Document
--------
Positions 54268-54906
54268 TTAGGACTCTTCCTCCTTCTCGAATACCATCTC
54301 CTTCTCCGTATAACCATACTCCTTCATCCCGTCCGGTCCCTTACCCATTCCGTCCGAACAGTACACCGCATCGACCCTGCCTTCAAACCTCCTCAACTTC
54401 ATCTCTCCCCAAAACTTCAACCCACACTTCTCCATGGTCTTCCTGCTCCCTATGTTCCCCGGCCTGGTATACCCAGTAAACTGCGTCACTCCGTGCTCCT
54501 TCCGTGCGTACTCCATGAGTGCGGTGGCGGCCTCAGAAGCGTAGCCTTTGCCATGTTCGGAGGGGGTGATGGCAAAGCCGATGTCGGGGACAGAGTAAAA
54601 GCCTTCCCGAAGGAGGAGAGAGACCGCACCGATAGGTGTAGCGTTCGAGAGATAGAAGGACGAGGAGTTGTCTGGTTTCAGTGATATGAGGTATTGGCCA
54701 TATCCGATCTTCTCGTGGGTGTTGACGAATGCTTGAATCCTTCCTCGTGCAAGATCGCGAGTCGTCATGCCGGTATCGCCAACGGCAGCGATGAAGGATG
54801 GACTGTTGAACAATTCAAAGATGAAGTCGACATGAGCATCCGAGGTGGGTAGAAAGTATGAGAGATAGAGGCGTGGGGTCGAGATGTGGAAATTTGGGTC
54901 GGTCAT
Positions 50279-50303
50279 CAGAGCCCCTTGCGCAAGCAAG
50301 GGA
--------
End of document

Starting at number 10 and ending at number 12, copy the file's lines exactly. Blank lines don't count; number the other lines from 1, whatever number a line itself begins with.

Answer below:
Positions 50279-50303
50279 CAGAGCCCCTTGCGCAAGCAAG
50301 GGA